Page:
If horror films have taught us anything, it’s that you should always be suspicious of a really good real estate deal. is that house a gorgeous vision of Victorian craftsmanship on the market for peanuts? Don’t buy it, unless you plan to use it as a place to which you invite a group of apparent strangers with the promise that if they can survive spending one night in it, you’ll give them a million dollars.
Ghost stories wend their way from Noh, Kabuki and the Bunraku puppet theater all the way through “J Horror” and the vengeful ghost ladies with invasive hair of today. There are many tales of love, bitterness and vengeful ghosts, but like a certain Scottish play, Tokaido Yotsuya Kaidan is unique in having a curse associated with it.
This year marks a special edition of Boooo-zy Tales on Alcohol Professor, because we’re bringing it to you live – or are we – from Dublin, Ireland. Like every big town in Europe, Dublin is one of the most haunted. And like many pubs in that part of the world, many of Dublin’s pubs are haunted by former customers for whom death is no excuse for not popping in for a quick pint.
A crumbling ruin. A mist-shrouded forest. A lone samurai making his way home late at night meets a seemingly defenseless young woman. So begins the horror of Kaneto Shindô’s tale of ghosts, vengeance, and the wrongs visited upon women by entitled men.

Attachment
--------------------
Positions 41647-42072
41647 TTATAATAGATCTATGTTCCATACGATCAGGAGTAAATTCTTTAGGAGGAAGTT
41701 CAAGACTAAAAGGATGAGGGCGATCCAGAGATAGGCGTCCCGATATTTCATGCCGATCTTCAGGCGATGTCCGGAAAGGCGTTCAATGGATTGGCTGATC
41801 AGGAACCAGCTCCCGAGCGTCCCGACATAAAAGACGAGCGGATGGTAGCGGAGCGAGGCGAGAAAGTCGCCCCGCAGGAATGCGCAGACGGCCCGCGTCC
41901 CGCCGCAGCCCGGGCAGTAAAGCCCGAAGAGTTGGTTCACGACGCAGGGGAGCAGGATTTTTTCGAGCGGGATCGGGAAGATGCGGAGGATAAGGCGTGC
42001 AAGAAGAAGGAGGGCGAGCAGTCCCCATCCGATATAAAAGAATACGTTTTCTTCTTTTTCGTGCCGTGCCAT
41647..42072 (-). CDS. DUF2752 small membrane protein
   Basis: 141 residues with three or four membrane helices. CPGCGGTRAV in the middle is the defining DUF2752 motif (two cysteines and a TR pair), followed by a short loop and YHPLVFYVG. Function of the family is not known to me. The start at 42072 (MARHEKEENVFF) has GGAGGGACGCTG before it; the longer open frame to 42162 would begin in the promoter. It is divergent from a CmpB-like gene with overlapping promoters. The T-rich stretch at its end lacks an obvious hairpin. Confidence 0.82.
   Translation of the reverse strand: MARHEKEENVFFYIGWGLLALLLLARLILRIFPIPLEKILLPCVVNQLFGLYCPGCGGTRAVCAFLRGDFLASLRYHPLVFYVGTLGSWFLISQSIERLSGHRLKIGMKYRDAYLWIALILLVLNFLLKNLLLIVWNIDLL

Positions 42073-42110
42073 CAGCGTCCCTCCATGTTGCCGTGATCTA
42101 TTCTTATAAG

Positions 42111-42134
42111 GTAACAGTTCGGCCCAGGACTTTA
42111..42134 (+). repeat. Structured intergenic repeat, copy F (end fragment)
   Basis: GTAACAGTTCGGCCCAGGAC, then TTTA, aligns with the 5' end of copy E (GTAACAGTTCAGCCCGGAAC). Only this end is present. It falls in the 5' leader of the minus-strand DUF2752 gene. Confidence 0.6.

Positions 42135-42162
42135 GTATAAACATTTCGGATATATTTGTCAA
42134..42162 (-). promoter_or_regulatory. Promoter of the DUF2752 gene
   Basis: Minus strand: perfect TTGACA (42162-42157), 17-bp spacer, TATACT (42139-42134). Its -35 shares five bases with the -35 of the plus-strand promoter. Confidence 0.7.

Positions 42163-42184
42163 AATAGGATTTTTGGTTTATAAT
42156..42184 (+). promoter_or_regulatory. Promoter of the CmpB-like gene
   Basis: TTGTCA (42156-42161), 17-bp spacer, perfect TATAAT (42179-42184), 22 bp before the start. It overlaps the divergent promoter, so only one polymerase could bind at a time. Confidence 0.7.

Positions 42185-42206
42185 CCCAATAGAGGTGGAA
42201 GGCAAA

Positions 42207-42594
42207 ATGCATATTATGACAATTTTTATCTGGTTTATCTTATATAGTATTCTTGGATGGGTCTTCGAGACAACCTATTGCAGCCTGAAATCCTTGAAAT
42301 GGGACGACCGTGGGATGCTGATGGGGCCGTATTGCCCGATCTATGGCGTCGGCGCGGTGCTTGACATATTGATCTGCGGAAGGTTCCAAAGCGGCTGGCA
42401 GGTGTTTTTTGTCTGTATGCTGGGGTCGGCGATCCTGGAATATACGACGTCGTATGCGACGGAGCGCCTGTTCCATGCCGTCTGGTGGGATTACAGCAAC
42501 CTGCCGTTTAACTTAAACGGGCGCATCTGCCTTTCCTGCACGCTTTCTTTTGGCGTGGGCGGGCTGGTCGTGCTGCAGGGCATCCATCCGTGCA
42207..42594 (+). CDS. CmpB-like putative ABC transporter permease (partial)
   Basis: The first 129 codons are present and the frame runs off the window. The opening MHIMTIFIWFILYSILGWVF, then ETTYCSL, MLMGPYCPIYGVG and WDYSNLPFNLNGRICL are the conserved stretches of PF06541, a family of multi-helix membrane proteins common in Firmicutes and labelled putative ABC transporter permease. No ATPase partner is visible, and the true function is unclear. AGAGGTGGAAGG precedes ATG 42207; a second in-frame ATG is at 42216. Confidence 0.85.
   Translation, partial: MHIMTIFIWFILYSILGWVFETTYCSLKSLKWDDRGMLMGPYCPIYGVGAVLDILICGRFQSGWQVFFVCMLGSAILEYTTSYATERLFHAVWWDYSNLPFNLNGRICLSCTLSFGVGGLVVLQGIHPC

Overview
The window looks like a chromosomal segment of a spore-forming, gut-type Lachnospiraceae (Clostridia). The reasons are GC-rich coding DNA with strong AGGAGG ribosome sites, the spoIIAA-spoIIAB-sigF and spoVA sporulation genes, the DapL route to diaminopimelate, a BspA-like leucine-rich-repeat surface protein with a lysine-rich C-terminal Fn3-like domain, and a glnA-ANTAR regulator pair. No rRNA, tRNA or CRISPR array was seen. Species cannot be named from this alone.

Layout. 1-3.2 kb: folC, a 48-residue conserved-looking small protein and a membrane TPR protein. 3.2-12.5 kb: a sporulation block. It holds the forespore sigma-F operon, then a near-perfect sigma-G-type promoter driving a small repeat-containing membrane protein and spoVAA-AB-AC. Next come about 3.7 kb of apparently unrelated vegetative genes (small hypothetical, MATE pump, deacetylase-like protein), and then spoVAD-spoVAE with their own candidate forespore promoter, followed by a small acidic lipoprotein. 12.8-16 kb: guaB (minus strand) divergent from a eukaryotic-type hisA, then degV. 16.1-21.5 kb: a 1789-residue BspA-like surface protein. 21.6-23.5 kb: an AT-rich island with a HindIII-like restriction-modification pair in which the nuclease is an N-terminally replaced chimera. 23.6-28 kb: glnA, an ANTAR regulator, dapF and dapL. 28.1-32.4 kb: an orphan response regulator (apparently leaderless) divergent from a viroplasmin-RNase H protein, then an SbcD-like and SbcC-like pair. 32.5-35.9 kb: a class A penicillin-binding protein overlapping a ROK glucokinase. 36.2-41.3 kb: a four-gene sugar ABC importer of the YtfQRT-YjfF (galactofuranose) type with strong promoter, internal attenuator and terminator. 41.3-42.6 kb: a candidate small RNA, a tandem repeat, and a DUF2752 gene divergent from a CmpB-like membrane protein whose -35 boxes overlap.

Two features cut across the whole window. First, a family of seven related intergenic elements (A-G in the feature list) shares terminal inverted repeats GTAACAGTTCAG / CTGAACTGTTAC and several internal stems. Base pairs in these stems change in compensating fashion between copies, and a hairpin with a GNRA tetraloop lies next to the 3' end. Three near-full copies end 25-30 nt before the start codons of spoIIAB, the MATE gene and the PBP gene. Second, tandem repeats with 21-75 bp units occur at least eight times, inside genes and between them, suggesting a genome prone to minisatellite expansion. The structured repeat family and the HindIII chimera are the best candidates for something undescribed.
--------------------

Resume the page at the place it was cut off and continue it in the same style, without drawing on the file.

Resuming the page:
Last year, we took you on a lantern-lit tour of some of the most famous haunted locations in my adopted home of New York City. Once again, we don our novelty cloak and top hat and beckon you come with us for another round of macabre tales and spooky legends. Join me, won’t you, as we visit voodoo queens, gangland massacres, Edgar Allan Poe, and a ghostly garrison in the wilds of northern New York.
Our night in Flagstaff was our night to spring for fancy digs before heading on to the Grand Canyon. The kind of place where they leave Aveda products in your bathroom. The kind of place where Clarke Gable and Humphrey Bogart once stayed. Historic. Antique. Old American regal, that combination of elegant class and refined ruggedness. Robert Mitchum made into a hotel. The Monte Vista was just that sort of place.
On October 25, 1829, the gates of Eastern State Penitentiary — ESP — creaked open to admit the first of many criminals who would be confined behind its walls and within its solemn cells. Designed by John Haviland, one of the most storied architects of 19th century Philadelphia, it was the first true penitentiary in the young United States of America, embracing the “Pennsylvania System” conceived of by Benjamin Franklin. The primary principle behind the system was that imprisonment should be a time of reflection and penitence, with prisoners confined to solitary cells with very little to do beyond stare at the blank white walls and think about their sins.